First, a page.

Renny Darling is my heroine.
And she’s written a lot more cookbooks since I last checked in on her.
So I have some catching up to do. And meanwhile, I have the pleasure of browsing through the descriptions of her newest books.
Renny Darling offers free recipes on her site. Here's one.
Renny Darling is on Facebook! Friend her here.
Renny Darling is on Twitter! Follow her @RennyDarling.
Then go buy one of her books.
Any one of her books.
Your life will taste better for it.

Want Some Freebie Publicity?

Over the holidays, I took advantage of a SuperEReads offer to create some free catalogue pages for two of my ebooks. Response to their offer was tremendous (who doesn't like free publicity?).  Now, to thank everyone who took advantage of their offer, Karen Dionne and Christopher Graham, the site's founders, are offering the "early adopters" a deal--another free catalogue page for one of our own books or someone else's. 

Would you like to have my catalogue page?

The pages look great and you can add as much info as you want, reviews, book trailers, dancing girls, whatever. Ordinarily, there's a charge for this, but I have a freebie I will give away to the next person who joins this site.  Just join and comment here and I will give you the secret password. (Don't dilly-dally, though--the offer expires on January 15th.)

Salt of the Earth

Okay foodies--you think you're stylin' because your salt shaker contains Hawaiian pink salt?  Check out this place. Wholesale gourmet salt that goes way beyond pink, gray and black. (And by black, we mean shiny, coal black lava salt.) And on top of that, this place offers blends that will make you forget you ever heard of lemon pepper salt:  wild porcine salt; ghost pepper salt; espresso salt; or our favorite, vintage Merlot salt (pictured).

Wednesday, January 4, 2012

The TBR pile--to read or not to read?

I tidied up my office today--always an excellent procrastination technique because you're actually accomplishing something while avoiding some other task--and was forced to confront the reality of my To Be Read pile.  Well, my TBR bookcase to be more precise.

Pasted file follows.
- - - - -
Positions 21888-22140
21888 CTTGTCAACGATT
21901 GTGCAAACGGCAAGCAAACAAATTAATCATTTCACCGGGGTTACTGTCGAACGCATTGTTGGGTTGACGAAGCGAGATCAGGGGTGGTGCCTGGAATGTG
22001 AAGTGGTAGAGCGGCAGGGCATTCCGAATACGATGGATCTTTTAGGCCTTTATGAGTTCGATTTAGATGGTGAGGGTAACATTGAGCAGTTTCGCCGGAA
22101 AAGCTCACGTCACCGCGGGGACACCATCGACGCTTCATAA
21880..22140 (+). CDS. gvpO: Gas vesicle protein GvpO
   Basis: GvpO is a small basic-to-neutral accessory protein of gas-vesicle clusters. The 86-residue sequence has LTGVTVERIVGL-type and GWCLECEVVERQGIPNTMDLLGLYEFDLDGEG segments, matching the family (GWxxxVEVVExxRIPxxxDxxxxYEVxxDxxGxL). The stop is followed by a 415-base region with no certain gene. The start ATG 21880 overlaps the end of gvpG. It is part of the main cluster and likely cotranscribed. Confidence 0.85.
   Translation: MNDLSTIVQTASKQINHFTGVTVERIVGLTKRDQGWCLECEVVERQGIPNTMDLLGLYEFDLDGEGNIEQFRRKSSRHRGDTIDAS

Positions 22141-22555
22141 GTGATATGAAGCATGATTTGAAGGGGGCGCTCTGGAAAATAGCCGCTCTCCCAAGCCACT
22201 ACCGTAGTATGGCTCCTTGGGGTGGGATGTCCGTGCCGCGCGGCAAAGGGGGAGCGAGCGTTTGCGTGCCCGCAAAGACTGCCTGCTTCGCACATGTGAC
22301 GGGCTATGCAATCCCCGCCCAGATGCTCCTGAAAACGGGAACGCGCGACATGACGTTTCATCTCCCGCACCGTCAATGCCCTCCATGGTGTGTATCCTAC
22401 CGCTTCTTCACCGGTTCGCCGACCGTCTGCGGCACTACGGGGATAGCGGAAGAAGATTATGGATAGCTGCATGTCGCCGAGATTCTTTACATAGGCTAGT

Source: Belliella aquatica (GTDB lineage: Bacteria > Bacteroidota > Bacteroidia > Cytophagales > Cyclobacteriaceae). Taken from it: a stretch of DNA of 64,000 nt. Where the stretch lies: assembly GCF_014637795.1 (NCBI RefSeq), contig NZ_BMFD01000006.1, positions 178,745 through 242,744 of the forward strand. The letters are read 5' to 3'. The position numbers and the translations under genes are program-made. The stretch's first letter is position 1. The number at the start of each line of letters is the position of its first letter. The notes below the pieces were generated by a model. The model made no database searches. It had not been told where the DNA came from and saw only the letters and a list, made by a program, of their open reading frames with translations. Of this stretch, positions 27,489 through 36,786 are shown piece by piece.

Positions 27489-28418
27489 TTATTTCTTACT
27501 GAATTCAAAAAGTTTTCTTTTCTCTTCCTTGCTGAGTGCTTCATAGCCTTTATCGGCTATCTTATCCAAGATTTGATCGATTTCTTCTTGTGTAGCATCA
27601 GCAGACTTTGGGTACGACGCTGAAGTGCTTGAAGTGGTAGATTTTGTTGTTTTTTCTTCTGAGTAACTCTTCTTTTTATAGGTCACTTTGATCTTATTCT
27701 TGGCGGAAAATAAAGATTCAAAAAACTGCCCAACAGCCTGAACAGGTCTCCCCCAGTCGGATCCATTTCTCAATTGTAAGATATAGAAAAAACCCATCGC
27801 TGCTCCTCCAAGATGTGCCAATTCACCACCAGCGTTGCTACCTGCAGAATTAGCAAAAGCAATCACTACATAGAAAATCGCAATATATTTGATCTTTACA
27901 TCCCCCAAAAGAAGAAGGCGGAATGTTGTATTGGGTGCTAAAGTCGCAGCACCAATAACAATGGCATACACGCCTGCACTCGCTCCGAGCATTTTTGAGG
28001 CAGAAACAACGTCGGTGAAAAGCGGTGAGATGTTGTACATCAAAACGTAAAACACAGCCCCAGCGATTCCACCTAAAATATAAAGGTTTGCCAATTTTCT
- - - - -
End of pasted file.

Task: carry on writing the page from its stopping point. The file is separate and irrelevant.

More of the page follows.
I can't keep up.
That's right, it's a case of "too many books, too little time."
It's not that I read slowly; I'm actually a natural-born speed reader, which comes in handy as I make my living reading.
It's not that I lack the will--reading is my absolute favorite leisure time activity.
"Leisure time."  A concept I'm familiar with in theory but not so much in reality.
I am in AWE of my GoodReads friends, particularly Kat Laurange, who juggles   motherhood, a career, a marriage, charity work and what seems to be a reading rate of several books a day. Every time I look, I'm getting an update on her reading list. I am convinced she never sleeps. (That was probably literally true when her son was just born.)
How do you guys do it?  I know I'm not busier than you are...
And you're writing more than I am too.  So basically, I envy you your productivity and your ability to keep up with everything. (I'd hate you but I like you too much.)
I consolidated my pile of recent acquisitions and it's taller than I am. (This is true, which tells you how much I REALLY don't want to do the thing I'm putting off.)  So clearly, some decisions need to be made. Am I really going to catch up on that series of fat historical fantasies that now numbers three when I haven't read any of them?
No.  I'm not.  At least not now or in the near future.
It kills me to admit it. It pains me to say it.
Some of those books have got to go.